Commonly used bedwetting solutions include bedwetting alarms, diapers, waterproof bedding and prescription medications. There is no right or wrong when you have to deal with bedwetting solutions. While diapers and waterproof bedding’s aim at controlling urine from spreading on the bed, prescription medications absorb water from the kidney and limit the urge to go to the bathroom. Bedwetting alarms on the other hand are clinically proven Bedwetting solutions that can stop bedwetting permanently. When used correctly, these enuresis alarms have a high success rate with low relapse.
When your kid wakes up with wet sheets, it can leave him feeling embarrassed and uncomfortable, and leave you sleepless, stressed and buried in laundry. Many parents try restricting water or waking their kids during the night, but the problem only persists and the whole family becomes more sleep-deprived. We called in the experts to teach us their simple but not-so-obvious Bedwetting solutions strategies to eliminate bedwetting.
A bedwetting alarm, to be known as one of the best bedwetting solutions is worn by the child and emits a loud sound at the first sign of moisture, is easy to use and effective approach that can work for kids ages five and older. Because many kids who wet the bed are deep sleepers, the alarm may not wake your kid up at first, so you might need to get your kid up. But, with time, your kid should begin to wake up in the first moments of the alarm sounding, so he can get to the washroom. Eventually, his body will learn to wake up when the bladder is full, so he can get to the bathroom in time. Both Grise and Robson are advocates of bedwetting alarms as perfect bedwetting solutions and, according to the Canadian Pediatric Society, though it may take a few months, almost half of kids in studies stopped bedwetting after using an alarm. “It’s about recognizing the feeling of having to go,” says Grise, who explains the best bedwetting solutions are the alarm that conditions kids to wake up when they notice that feeling. Once kids have learned to wake up, he takes it a step further and tells kids to stay in bed and focus on the sensation, then go back to sleep. That way, they can learn to control their bladder while they sleep.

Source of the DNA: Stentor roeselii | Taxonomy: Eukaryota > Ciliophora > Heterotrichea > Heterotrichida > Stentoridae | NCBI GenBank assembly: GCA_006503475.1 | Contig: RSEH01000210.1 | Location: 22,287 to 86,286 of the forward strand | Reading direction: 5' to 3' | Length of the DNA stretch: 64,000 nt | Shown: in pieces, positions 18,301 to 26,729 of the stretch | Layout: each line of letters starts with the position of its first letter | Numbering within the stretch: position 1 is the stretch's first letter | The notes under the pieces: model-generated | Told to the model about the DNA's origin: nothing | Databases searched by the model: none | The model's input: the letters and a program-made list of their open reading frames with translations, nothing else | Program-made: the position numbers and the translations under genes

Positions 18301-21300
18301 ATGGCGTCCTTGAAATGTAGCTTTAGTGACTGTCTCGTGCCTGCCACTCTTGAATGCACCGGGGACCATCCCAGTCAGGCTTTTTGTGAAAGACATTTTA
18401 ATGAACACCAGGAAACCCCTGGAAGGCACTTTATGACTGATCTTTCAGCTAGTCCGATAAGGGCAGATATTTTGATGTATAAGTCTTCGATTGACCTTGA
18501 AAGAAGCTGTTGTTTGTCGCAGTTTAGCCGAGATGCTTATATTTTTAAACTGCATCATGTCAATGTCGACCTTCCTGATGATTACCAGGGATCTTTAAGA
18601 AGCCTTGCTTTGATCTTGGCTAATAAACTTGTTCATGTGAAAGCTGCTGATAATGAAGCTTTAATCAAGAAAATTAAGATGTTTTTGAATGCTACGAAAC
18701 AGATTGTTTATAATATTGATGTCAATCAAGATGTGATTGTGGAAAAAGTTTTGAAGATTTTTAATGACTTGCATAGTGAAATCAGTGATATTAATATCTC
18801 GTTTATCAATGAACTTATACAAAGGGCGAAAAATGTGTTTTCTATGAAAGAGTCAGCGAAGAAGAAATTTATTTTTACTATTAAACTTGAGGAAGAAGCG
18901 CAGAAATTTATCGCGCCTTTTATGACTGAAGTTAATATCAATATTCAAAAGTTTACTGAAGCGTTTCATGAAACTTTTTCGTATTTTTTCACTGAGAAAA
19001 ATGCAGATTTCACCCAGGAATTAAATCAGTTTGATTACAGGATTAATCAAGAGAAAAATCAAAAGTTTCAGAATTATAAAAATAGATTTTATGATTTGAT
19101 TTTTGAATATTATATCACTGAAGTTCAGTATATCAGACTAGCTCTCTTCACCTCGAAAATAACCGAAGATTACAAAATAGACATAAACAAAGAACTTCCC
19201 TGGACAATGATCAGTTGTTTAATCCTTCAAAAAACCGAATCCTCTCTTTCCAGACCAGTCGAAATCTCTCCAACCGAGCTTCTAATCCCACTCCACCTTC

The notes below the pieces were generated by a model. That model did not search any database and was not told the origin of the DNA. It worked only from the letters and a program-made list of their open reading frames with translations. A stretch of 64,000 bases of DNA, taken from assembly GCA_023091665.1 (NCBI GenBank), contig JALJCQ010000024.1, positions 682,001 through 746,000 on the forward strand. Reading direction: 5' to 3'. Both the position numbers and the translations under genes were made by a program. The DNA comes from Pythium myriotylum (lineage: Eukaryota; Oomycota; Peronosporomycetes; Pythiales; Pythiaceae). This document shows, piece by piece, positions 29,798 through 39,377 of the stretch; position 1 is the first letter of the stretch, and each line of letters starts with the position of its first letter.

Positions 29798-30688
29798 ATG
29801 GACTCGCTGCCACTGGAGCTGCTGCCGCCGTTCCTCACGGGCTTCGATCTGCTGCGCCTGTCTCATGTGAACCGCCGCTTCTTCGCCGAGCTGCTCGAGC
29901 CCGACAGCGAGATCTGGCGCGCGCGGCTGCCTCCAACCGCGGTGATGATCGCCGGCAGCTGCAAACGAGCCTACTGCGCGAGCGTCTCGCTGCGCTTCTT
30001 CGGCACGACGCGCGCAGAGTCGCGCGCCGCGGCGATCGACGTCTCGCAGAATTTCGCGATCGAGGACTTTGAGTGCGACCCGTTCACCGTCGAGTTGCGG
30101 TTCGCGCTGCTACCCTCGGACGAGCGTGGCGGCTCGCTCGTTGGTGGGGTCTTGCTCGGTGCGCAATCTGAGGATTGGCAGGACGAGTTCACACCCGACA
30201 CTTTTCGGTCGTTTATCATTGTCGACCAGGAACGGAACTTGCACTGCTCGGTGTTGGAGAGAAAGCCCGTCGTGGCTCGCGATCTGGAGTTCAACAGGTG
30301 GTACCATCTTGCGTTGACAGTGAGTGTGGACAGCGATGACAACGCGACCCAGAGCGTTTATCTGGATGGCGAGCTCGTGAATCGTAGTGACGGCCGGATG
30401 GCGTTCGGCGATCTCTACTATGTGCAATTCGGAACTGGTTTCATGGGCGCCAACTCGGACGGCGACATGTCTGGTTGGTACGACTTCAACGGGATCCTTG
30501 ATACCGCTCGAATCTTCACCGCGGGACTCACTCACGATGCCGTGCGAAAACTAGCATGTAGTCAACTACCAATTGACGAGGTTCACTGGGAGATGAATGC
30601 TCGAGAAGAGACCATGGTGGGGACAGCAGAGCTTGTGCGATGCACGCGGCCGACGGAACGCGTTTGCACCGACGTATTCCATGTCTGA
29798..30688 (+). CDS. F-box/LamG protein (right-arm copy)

Shield Prime bedwetting alarm is a compact and discreet alarm with powerful built in technology. The single tone alarm comes in two metallic colors – Royal Blue and Red. Each is engineered to stop bedwetting in children ages 5 and up and teenagers who wet the bed at night.
Shield Max bedwetting alarm is highly recommended at One Stop Bedwetting. It comes in two metallic colors – Teal and Silver and is powered by 8 loud alert tones, a bright light and strong vibrations. Shield alarms offer ideal treatment for bedwetting children ages 5 plus and teens.
Waterproof mattress pads are an essential item for bedwetting solutions that protects your bed from urine, spit-up, sweat and other bodily fluids that are part of life. Wet or damp mattresses provide an environment for bacteria, mold, mildew and fungi, which can lead to a toxic sleep environment. Stay Dry & Protect Your Bed with a large variety of waterproof mattress pads available at our store.
Your first instinct for bedwetting solutions might be to cut back on your child’s fluid intake, but Lane Robson, a pediatric nephrologist at The Children’s Clinic in Calgary, says this can lead to dehydration, which can actually exacerbate the problem. He sees many parents withhold water only to find their kids are still excreting just as much urine at night, because the body, which needs water for proper functioning, learns to draw it out of other sources like the intestines. This leaves kids constipated, and the buildup in the bowels presses on the bladder, restricting its capacity. Robson recommends while you are looking for bedwetting solutions encourage your child to drink plenty of water in the morning (aim for 40 percent of what he needs in a day), some water or a “treat drink” (like iced tea or chocolate milk) at lunch, and then water after school, at dinner and in the evening to keep him consistently hydrated.